How does Eligibility Status under the ACA Change when an Employee switches from Full-Time to Part-Time?Over the past few years, our ACA Compliance team has received many questions around ACA compliance and most of the time, we are able to answer them quickly based on clear guidance given by the IRS, legislative information and/or court rulings.

However, there have been questions that are harder to answer, for example:

“How is eligibility affected when a designated full-time employee transitions to variable hour part-time status and we use the lookback measurement method for variable-hour employees?”

That answer is not as straight forward for reasons we’ll get into later. The basic answer is: The employer should re-test that employee from the most recently completed measurement period to determine eligibility for that employee. If the employee did not work sufficient hours during the most recently completed measurement period, the employer is no longer required to continue coverage under the employer-sponsored plan and should offer to extend coverage to the employee under COBRA.

However, if the employee worked sufficient hours during the measurement period, the employer should honor the full-time eligibility status until the end of the stability period. At the end of the current measurement period, the employer should test the employee again based on hours worked during the current measurement period.

The caveat to this answer is that the IRS has not provided definitive guidance in this area.

As a result, we recommend that employers err on the side of caution in this situation, aka to the benefit of employees, in order to avoid potential litigation and penalties for non-compliance. We believe that should the IRS give guidance in this area, they would require employers to honor the eligibility status as though the employee had been tested with other variable-hour employees during the most recent administrative period.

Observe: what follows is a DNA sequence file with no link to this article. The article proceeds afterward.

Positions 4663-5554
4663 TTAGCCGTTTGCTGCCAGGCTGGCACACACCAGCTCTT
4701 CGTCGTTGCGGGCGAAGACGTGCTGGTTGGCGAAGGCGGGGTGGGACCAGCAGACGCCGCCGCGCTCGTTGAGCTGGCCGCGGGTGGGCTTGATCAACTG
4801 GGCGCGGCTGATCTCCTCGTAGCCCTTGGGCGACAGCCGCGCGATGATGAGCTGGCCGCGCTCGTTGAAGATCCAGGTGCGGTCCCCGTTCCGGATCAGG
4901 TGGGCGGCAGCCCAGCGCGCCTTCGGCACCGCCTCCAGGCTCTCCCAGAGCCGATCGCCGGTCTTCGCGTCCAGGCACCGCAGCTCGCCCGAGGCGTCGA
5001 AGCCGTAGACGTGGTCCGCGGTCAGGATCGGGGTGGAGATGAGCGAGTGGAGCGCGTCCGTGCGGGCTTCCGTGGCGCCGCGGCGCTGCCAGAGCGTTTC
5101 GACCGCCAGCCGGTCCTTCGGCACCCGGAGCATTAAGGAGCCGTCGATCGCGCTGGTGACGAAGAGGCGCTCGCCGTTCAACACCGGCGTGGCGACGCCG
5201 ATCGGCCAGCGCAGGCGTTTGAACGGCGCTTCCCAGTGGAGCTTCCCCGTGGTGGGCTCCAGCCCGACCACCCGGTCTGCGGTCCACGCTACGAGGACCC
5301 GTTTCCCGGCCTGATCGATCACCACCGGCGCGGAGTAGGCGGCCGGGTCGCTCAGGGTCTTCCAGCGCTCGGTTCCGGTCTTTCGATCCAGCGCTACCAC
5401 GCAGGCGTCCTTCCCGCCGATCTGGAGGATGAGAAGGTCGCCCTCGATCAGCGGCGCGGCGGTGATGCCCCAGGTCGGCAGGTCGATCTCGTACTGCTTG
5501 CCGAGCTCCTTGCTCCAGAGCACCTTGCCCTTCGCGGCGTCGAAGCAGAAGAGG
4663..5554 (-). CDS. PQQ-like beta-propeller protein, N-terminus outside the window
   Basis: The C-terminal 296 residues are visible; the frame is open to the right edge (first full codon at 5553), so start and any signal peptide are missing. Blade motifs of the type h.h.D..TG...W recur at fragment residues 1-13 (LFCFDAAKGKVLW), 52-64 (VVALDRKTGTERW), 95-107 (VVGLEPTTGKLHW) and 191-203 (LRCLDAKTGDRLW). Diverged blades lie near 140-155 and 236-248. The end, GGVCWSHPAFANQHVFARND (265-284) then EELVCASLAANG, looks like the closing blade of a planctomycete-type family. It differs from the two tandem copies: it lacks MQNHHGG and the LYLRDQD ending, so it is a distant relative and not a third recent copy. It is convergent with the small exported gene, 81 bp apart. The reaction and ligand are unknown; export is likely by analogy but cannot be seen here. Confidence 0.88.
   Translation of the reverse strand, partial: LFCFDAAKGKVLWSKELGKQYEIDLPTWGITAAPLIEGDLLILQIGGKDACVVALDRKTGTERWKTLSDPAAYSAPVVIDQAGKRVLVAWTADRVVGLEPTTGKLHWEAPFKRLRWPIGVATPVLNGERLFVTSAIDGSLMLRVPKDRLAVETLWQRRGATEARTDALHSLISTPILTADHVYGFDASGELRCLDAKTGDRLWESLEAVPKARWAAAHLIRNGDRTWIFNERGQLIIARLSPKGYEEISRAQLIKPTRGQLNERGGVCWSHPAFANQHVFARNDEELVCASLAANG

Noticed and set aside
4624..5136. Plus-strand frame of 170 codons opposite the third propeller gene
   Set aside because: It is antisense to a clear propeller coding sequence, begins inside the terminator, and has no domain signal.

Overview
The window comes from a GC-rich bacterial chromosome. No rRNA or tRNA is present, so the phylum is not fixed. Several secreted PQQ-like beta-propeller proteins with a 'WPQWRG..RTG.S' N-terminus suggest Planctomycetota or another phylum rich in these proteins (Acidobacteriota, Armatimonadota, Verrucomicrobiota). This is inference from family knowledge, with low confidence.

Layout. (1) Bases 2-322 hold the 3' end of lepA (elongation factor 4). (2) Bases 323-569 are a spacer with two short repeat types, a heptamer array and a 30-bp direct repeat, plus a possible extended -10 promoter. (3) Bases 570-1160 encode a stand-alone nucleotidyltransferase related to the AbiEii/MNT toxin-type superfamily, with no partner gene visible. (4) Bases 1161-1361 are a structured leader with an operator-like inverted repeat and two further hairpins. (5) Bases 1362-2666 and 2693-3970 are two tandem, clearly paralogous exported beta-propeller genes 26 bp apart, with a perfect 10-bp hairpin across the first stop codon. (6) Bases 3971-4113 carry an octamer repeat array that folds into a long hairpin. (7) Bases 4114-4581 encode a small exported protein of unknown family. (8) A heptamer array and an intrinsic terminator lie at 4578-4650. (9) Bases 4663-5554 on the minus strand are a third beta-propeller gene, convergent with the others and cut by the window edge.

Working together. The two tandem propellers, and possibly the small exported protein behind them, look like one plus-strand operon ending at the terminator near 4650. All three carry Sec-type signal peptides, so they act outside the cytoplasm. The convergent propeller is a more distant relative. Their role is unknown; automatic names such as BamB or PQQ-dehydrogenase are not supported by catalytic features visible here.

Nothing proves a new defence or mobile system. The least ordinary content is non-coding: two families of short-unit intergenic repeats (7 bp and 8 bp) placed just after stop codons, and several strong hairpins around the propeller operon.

The justification for this approach is that the employer is required to measure variable-hour employees to determine whether they are a “full-time” employee. If the employee is determined to be full-time, they must extend an offer of coverage. The regulations do not clearly differentiate between a “designated full-time employee” and an employee “determined” to be full-time based on hours worked during the measurement period.

IRS definition of full-time employees for ACA eligibility

Notice 2014-49 describes related scenarios surrounding changes to employees that may result in a different measurement period for the employee. In this notice, it’s clear that when the IRS refers to a “full-time” employee they are referring to an employee determined to be full-time based on hours worked during the measurement period. In addition, the IRS made clear in the “Identifying Full-time Employees” information that the definition of a full-time employee is as follows:

For purposes of the employer shared responsibility provisions, a full-time employee is, for a calendar month, an employee employed on average at least 30 hours of service per week, or 130 hours of service per month.

There are two methods for determining full-time employee eligibility status:

    • The monthly measurement method, and

    • The look-back measurement method

These definitions of full-time employees are then considered when applying the employee eligibility status that applies during a stability period. Thus, the employer may not retract an offer of coverage until the employee is no longer “determined” to be full-time in a measurement period.

We understand that the 2018 instructions for form 1095-C cover situations where an employee is offered COBRA due to a “reduction in hours” that may appear to be contrary to the answer provided. The example on page 11 of the instructions discusses a situation where an employer may terminate existing coverage due to a reduction in hours in middle of a stability period. However, the example does not clarify whether the employee averaged more than 30 hours per week during the measurement period. In our understanding, this example covers the situation where an employee would not have been determined to be full-time during the previous measurement period.

In addition, this example expressly states that the reduction in hours resulted in “a loss of eligibility for coverage under the plan.” This then implies that it’s possible for a reduction in hours to not affect the eligibility status of an employee. The onus is on the employer to make that eligibility determ